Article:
Tango and I recently celebrated our Second Year Anniversary. This momentous occasion neatly coincided with bringing in the New Year and turning a page of my own calendar, my 56th birthday.
That gave me three excellent reasons to celebrate and literally kick up my heels. Not too high a kick though, so as to not injure others on the dance floor with a potentially poorly timed boleo (a whip-like swinging of the leg).
To celebrate my auspicious day, a dear friend and fellow tanguera Shawne, treated me to evening of tango on both Upper Sides of Manhattan.
We began on the Upper East at The Museum of the City of New York. The museum was hosting an Argentine tango themed event inspired by a painting exhibition depicting the tango dancers in Central Park. At times, I too have been seen in the park dancing around the Shakespeare statue on a midsummer’s night. The viewing was followed by a dance performance with Maria Blanco and Jorge Torres, who were accompanied by a tango orchestra, all of which was flawlessly performed under the spiral of a gleaming, white marble staircase. Though lovely and wonderful to watch, by the end of the show we’d had our fill of tango as spectator sport and so with a wink and a nod, we grabbed our tango shoes (never leave home without them) and set out to find the nearest dance floor.
We taxied our way across town to the Upper West. Headed to a milonga (tango social) hosted by the flaming-red-headed, rhinestone-encrusted, peace-sign-wearing, irrepressible Lucille. It was there that I was honored with my very first birthday dance. For the uninitiated, this is tango’s way of saying Happy Birthday. The lucky celebrant stands in the middle of the dance floor and for the length of one tango, leads (usually men) or follows (usually women) take their turn dancing with the honoree, aka me. That night as I passed the halfway point of my 50s (never to return), I celebrated with good friends and took part in the tango rite of passage as I was spun around the dance floor by a revolving door of dashing leads.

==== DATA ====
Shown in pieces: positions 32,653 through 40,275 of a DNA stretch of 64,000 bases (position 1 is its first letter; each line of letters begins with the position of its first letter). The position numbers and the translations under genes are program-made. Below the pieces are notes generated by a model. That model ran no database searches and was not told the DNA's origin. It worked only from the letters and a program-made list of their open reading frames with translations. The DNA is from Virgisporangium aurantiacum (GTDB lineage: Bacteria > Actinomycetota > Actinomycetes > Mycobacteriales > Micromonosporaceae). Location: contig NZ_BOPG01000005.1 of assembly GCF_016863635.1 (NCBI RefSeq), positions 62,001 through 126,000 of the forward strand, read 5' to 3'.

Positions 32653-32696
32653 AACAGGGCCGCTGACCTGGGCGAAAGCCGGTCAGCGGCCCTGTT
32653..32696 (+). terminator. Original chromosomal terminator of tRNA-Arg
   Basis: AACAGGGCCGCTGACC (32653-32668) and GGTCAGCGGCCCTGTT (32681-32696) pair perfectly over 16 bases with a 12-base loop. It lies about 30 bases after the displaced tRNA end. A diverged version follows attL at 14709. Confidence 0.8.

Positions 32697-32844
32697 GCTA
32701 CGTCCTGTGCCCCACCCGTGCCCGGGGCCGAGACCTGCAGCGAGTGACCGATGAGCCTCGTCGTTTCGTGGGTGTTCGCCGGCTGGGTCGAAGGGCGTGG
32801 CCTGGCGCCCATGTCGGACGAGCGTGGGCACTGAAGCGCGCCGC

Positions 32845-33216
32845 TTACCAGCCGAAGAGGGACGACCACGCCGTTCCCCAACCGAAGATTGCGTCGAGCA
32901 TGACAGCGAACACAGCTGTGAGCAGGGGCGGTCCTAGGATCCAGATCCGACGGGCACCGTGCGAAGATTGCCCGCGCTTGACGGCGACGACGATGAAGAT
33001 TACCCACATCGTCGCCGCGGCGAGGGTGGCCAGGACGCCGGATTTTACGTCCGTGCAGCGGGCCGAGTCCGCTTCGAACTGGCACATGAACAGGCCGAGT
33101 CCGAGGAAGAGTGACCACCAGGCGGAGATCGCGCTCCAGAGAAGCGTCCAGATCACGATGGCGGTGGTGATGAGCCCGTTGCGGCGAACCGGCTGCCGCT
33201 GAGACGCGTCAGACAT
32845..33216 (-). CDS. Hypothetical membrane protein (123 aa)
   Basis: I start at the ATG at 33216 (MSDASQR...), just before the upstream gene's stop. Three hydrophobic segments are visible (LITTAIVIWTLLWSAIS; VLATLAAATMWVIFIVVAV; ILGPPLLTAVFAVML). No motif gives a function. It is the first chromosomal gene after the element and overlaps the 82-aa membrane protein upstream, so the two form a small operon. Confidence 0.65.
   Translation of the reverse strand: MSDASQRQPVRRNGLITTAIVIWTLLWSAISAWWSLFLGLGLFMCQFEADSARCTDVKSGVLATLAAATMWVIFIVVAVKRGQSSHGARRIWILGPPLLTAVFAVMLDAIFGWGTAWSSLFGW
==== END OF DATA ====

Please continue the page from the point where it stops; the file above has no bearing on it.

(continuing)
While this all sounds lively and fun and engaging–and it was–I never in a million tandas (tango dance sets) thought I’d be saying this: Sadly, some of the thrill is gone. I seem to have reached what may be an inevitable plateau. Now I’m not talking about a high plateau of dancing excellence. I would characterize this as more of a low mesa, at an intermediate level. The novelty has worn off and some of the passion has begun to lag.
How could this possibly happen? The tango and I were madly in love for the better part of two years, to the detriment of all other relationships. Even my dog was wondering where the heck I had up and gone off to. I couldn’t wait until the end of my workday so that I could put together that night’s outfit, apply my mascara, grab my tango shoes and head into the city. All dressed up with someplace to go. At one point, I was taking two or three classes a night and a couple on a Saturday afternoon, plus three or even four milongas and practicas weekly. I was gliding (when I wasn’t sitting and waiting to be asked) across one dance floor or another at least 20 hours a week. Lest you think that sounds a tad excessive, I was in very good company. The classes were well attended and the social dances were packed with plenty of other familiar dancing fools.
This may come as a shock but…10-plus tango classes a week is now too much. Two and three classes a night began to feel like a run-on sentence in need of punctuation. Not surprisingly, dance class fatigue has set in and I’m not having quite a much fun as I used to.
One of the reasons may be that, as I’ve progressed, it’s become apparent that we are not all advancing at the same rate, and the skill level at times is uneven. In deference to my classmates, most of them have become great dancers and are as nuts about the tango as I. Then there are the others that ought to repeat a grade. In the beginning, it was much easier to dance with everyone. I knew nothing, they knew nothing—it was a match! But after two years of dedicated (if not obsessive) practice, simply put, it’s easier and more enjoyable to learn with the leads who can lead and frustrating to learn with those who can’t.